In "The Interlopers," which family won possession of the disputed land in the lawsuit ?
In the story, the von Gradwitz family won possession of the disputed land in the lawsuit.
According to the text, the land had been in dispute between the von Gradwitz and the Znaeym families for three generations. In the days of Ulrich's grandfather, a court had accorded the disputed forest lands to the von Gradwitz family. Meanwhile, the Znaeym family had chosen to ignore the judgment of the court; members of the Znaeym family continually breached the sanctuary of the von Gradwitz lands, poaching as they saw fit, on land they unequivocally viewed as theirs.
Now that the land has fallen into Ulrich von Gradwitz's hands, he is convicted that he must keep a close watch on his forests in order to prevent "Georg Znaeym, the inheritor of the quarrel and the tireless game-snatcher and raider of the disputed border-forest," from encroaching on his family's property. Ulrich's fervent desire is to be able to fight Georg (to the death, if need be), in order to settle the dispute once and for all. He gets his wish one wild night, but the encounter is more than he has bargained for.
As they size each other up for a possible duel, a deadly storm topples a massive beech tree over the two men. Having been rendered helpless, both men come to realize that they must depend on each other to live. They join their voices in unison to call out for help. After a time, they see what they think are figures running towards them. Georg thinks that they are Ulrich's men, and Ulrich is ecstatic that his men seem to be making haste to help him.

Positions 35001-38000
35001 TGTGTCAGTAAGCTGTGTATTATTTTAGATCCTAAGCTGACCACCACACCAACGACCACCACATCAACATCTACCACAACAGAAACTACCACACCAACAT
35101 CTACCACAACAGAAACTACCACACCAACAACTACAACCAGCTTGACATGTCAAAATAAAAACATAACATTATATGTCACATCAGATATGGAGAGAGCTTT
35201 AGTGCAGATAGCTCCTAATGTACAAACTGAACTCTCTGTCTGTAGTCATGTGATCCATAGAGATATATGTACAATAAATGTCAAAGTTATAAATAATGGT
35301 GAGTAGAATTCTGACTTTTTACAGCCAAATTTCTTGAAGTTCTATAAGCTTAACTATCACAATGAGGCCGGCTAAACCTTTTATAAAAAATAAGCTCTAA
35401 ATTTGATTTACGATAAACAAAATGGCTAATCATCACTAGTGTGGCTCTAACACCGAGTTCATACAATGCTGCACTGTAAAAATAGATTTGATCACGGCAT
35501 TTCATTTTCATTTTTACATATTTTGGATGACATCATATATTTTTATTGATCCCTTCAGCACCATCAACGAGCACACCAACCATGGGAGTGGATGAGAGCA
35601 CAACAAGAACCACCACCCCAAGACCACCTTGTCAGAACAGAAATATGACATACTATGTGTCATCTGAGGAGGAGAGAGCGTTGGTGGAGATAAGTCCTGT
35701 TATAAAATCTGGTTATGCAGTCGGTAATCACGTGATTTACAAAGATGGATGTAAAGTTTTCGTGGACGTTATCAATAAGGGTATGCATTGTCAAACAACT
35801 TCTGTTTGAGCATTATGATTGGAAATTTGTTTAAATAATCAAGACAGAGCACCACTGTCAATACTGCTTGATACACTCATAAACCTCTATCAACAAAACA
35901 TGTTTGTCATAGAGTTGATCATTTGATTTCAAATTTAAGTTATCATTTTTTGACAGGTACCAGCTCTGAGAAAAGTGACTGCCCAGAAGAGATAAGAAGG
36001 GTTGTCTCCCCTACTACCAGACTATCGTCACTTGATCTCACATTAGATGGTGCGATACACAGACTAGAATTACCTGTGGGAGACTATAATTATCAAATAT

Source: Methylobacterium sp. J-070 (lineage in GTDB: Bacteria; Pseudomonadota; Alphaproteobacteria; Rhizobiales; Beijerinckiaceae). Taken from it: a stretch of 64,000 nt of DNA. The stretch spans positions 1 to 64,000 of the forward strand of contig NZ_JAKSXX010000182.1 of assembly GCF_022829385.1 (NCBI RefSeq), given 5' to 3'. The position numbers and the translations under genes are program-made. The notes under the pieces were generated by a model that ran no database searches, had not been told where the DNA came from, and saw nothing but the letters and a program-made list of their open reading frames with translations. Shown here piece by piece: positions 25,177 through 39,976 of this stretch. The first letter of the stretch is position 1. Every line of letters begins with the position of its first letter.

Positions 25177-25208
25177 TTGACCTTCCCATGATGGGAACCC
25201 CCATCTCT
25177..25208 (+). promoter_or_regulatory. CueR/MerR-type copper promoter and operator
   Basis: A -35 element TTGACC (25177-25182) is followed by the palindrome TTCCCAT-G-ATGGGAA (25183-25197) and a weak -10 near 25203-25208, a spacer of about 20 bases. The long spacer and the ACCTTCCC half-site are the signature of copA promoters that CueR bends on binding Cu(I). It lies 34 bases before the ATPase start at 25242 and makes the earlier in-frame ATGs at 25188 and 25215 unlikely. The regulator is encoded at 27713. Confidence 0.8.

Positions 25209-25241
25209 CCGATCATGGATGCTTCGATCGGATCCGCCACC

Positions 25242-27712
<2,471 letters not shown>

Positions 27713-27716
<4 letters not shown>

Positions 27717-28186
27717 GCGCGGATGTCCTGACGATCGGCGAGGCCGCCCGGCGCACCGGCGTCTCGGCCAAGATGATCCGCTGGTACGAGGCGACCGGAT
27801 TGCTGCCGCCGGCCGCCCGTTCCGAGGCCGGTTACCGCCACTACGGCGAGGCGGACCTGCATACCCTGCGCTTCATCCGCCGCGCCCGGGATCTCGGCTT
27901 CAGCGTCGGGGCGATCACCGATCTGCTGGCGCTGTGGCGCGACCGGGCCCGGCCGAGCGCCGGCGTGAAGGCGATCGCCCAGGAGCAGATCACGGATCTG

However, as the figures near, Ulrich becomes silent. Seeing this strange development, Georg pesters Ulrich for more information. He asks Ulrich whether it is really his men who are approaching. Laughing in hysterical fear, Ulrich answers that it is wolves that are approaching. The story ends on an ominous note: both men, vicious enemies of yesteryear, will now very likely perish at the hands of vicious animals that know no mercy.
In Saki's The Interlopers, Ulrich's family is the one that owns the land legally. Georg is the one that is technically trespassing because he continues to hunt on Ulrich's land anyway. After a tree branch falls on each man, they grow to accept their situation and mend their ways by ending the feud that has plagued both of their families for years. However, when the situation appears to be one for rejoicing, it soon grows bleak again. The ten figures that Ulrich observes on the hill are really wolves. It is likely that the two men will meet their demise at the hand of wolves, not one another.